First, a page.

Who gave those people the talent to have jobs in order to buy that  candy – and then gave them the spirit of generosity not to keep that candy all to themselves but to share it with those who came knocking on their doors dressed up as spooks, and goblins — and Patrick Mahomes?

 

Name one thing you have that hasn’t been given to you by God. . .

 

 

So every Saturday and Sunday – the basket comes around and we make a free choice – we can give – a little or a lot – not because there are needs – but because we have the need to give –

because God has generously, abundantly, and indiscriminately showered down his blessings upon us like the dewfall.

OR

The other choice we can make –is simply to pass the basket on to the next person – hopefully ONLY because we have given out of our need to give — ON LINE!  Which by the way, is a great way to consistently give!

But hopefully we don’t pass the basket on because we don’t realize how blessed we are.

But Father, there are things going on in the Church that I don’t like or approve of – why should I give to the church?  A simple response to that could be —-that we don’t stop giving to Jesus – because of Judas!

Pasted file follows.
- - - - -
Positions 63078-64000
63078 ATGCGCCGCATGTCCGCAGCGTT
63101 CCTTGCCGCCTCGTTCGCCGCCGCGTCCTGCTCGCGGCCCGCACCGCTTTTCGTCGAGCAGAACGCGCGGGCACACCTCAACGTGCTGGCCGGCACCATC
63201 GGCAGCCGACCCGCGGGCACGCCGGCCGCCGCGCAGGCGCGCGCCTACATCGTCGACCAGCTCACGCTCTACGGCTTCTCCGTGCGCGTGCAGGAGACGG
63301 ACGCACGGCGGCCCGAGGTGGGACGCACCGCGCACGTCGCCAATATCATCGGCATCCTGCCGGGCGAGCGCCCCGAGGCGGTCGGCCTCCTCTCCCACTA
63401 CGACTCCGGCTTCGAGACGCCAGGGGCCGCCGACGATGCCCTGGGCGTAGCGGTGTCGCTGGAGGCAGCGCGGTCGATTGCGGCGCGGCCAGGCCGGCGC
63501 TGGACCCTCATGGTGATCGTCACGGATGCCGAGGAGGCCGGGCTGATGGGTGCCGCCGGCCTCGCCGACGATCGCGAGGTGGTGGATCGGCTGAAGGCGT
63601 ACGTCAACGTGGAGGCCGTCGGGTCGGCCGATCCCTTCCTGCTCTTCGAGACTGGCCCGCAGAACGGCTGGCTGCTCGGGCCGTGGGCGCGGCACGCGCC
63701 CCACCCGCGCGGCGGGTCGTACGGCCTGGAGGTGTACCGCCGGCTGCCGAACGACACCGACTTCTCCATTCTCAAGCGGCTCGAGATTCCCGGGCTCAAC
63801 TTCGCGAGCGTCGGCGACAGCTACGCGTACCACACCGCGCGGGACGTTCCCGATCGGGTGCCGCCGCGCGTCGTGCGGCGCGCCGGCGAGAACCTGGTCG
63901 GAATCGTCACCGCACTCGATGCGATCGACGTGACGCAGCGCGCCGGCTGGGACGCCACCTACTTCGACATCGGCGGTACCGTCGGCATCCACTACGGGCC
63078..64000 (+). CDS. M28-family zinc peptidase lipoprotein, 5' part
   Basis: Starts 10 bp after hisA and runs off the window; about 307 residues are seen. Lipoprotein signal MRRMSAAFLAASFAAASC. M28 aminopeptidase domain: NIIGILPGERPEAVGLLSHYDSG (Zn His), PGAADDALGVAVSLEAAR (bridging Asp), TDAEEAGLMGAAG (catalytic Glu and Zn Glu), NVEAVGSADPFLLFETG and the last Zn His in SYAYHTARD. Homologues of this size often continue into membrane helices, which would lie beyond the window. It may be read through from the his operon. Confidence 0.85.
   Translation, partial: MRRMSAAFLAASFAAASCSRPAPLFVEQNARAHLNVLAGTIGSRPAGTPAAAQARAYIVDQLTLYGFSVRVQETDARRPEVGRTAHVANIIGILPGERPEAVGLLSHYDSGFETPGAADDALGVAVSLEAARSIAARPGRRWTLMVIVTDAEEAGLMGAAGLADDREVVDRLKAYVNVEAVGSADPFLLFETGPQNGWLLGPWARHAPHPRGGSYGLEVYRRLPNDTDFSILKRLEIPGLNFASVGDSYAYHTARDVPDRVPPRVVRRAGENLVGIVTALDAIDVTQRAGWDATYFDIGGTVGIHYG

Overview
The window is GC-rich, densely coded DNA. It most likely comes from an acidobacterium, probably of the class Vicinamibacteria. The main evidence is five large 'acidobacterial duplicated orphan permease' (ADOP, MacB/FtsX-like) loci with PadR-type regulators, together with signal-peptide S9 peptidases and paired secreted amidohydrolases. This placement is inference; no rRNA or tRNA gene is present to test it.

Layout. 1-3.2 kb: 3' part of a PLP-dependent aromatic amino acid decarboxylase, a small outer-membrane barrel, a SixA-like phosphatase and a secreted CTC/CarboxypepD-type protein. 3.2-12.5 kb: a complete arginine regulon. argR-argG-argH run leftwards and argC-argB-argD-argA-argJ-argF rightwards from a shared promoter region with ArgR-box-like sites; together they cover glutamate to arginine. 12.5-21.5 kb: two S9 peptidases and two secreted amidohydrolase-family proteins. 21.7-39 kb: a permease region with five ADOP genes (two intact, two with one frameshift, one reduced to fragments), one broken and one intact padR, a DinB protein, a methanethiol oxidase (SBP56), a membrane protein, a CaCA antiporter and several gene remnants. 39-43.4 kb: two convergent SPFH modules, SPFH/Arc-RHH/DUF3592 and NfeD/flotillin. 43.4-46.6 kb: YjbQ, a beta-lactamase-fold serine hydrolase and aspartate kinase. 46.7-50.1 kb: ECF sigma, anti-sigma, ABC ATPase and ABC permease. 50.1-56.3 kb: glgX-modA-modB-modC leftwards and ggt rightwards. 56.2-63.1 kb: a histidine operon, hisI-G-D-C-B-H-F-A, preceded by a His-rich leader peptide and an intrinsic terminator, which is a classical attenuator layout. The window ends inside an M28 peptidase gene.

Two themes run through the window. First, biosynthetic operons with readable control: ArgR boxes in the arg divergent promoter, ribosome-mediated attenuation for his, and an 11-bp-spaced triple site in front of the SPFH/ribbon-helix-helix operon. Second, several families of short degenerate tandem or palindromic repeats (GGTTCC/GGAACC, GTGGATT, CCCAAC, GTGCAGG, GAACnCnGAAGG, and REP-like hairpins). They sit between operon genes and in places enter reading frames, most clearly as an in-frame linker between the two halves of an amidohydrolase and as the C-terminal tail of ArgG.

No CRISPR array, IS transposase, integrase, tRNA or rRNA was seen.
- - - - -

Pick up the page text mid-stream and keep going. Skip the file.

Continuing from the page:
There has always been, and dare I say – always will be – -things that go on in the Church that we don’t like or approve of —- and that’s because the Church is not made up of angels – but of humans – and humans make mistakes, and humans —  sin…

We don’t stop giving to Jesus – because of Judas.

S0 Jesus — sat down opposite the temple treasury and observed how a poor widow came and put in two small coins worth a few cents. . .

No one forced her to do it.

No one told her how big the bills to be paid at the Temple were.

No one even told her —  her contribution would be tax deductible!

And she did not withhold her contribution because there were some corrupt scribes and Pharisees who liked going around in long robes and accept greetings in the marketplaces, seats of honor in synagogues, and places of honor at banquets.  >>

 

Jesus goes so far as to call them – hypocrites in other parts of the Gospel. . .

No, this poor widow gave – because she had a need to give.  And she gave not out of her abundance – but out of her scarcity – because she trusted that the God who had been so good to her in the past — would continue to be good to her in the days to come.

She gave – and we need to give – not just because there are needs – but because we have a need to give.

 

 

My sisters and brothers – if we can wrap our heads – and most especially our hearts – around this gospel teaching – then our lives will be totally transformed.